Additional musicians: Pablo Cook (percussion), Antony Genn (acoustic guitar) and Yvette Lacey (flute)
First, let's get one thing straight: this is not a gig. A gig is a collection of greasy, deliberately badly dressed teenagers moshing in front of a bunch of non-descript guitar wielders; therefore the words "A", "Pulp" and "Gig" do not go together. No, this is a show in the cabaret sense of the word, an "evening of entertainment" where the glitz, glamour, perfect music and standing ovations go hand in hand with the projected images of ice skaters and high-kicking Moulain Rouge dancers. (Note the Pulpish mixture of tragedy, glamour and sexuality).
From the moment that the band appear on stage to the eerie strains of "I-Spy", to the sustained last chords of "Bar Italia" that send the lights down at the end of the evening, we are gripped. Gripped by the sexuality that oozes from every pore of Jarvis' body. Gripped by the ridiculously stylish stage set. Gripped by the pure brilliance of it all.
I didn't want to come to see Pulp at Wembley. Wembley seems like a place to see a horrible, enormous rock band; not a place to see a bunch of kooky British heroes. I was scared that I'd feel like I was watching them on a screen, that they'd seem to distant; but I underestimated their ability to grow, because tonight Pulp have grown big enough to fill the gaping stadium. They don't, God forbid, turn into a stadium band, they simply turn Wembley into a Pulp venue. This is, of course what Pulp do best: change their surroundings to suit themselves. (Think about it: Would you have been seen dead in brown chords and a nylon shirt four years ago?)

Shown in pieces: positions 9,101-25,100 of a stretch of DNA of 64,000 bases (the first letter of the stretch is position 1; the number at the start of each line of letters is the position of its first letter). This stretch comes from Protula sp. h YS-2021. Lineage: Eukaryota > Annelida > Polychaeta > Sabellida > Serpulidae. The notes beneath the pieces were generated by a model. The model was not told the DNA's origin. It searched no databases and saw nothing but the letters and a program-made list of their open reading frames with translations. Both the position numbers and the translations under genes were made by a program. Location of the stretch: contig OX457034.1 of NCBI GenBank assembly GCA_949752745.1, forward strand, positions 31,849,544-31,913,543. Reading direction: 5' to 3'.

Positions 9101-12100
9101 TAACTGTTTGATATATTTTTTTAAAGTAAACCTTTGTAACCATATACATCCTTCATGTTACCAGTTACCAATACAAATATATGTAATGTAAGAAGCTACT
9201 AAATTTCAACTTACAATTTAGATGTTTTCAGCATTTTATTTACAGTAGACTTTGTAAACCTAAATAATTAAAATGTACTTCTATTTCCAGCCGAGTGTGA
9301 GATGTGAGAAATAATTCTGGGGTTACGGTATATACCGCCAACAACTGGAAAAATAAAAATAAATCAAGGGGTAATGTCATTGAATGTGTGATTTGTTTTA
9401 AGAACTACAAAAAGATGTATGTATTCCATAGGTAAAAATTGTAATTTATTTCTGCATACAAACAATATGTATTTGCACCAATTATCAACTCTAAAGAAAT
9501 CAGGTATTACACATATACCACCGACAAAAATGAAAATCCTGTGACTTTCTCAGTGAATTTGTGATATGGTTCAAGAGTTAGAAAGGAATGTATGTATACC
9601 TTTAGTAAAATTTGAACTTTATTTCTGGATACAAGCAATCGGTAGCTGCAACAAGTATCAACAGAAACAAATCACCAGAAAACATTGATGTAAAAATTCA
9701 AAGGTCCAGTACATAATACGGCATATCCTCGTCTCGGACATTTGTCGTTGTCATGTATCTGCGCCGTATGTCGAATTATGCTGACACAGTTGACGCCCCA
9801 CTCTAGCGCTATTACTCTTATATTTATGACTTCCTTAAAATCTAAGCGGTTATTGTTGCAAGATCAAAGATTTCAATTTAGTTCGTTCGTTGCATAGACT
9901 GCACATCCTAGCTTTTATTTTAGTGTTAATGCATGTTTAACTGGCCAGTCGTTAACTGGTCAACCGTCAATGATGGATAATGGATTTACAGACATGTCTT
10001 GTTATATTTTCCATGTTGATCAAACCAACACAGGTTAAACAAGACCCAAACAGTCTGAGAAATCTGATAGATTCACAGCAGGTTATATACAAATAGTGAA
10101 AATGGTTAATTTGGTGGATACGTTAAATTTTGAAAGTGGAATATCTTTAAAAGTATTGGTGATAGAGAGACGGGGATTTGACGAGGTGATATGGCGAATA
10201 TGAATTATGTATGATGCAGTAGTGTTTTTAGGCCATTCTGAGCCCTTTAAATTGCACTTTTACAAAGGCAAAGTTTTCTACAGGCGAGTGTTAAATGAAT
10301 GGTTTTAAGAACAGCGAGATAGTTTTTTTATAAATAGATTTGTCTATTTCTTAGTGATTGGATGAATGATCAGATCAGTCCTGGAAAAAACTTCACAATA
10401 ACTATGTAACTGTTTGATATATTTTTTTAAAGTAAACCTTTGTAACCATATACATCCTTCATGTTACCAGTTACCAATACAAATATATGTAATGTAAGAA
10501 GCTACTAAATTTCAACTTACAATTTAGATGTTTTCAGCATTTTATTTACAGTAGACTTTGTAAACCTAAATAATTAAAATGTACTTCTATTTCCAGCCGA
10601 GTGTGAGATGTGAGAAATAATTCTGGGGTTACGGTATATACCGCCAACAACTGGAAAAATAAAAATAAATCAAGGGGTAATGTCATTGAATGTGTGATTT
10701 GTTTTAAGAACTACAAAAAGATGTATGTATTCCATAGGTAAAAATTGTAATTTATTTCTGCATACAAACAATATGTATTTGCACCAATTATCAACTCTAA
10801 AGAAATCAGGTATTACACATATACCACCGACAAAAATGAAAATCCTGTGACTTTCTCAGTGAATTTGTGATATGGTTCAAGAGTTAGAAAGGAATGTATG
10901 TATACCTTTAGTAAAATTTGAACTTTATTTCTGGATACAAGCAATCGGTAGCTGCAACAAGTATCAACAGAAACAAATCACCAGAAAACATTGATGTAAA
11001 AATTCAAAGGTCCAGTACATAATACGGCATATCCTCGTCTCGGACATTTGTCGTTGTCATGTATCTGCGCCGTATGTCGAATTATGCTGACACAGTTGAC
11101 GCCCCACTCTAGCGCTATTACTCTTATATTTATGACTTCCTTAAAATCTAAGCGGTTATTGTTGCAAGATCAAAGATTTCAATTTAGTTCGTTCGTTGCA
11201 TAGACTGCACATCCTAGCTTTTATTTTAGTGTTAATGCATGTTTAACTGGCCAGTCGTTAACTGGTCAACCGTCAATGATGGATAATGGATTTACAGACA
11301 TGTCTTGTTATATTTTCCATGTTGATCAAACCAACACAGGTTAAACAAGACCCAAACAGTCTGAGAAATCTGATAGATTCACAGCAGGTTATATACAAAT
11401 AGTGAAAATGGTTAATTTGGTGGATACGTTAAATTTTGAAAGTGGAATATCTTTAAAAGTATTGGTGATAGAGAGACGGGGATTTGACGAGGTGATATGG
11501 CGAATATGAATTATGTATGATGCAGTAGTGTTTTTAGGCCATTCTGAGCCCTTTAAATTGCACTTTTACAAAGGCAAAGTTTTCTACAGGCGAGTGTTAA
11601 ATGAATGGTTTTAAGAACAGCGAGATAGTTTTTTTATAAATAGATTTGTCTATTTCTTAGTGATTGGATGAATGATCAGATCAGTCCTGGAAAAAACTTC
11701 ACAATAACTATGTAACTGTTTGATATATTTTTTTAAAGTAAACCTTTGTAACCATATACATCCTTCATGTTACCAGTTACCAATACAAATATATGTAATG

Knowing that the majority of their audience were in near-foetal state when first they took to the stage, Pulp stick to their hits and should-have-been hits, going no further into the dark ages than "Babies", and indulging us with a near complete rendition of "Different Class", thrilling us with the extra degree of quirky sexuality which every song is furnished with live.
No matter how anthemic they are on record, Pulp will always be bigger and better live, when every "I want to sleep with common people like you" is emphasised by a bony finger jabbed in your direction; when you can see, during "Underwear" the voyeuristic pleasure in King Jarv's eyes.
When the stage side screen flashes up the question "Why are we here?" It seems like the silliest thing we've ever been asked. If we'd passed up the chance to see Pulp live, would our children ever forgive us?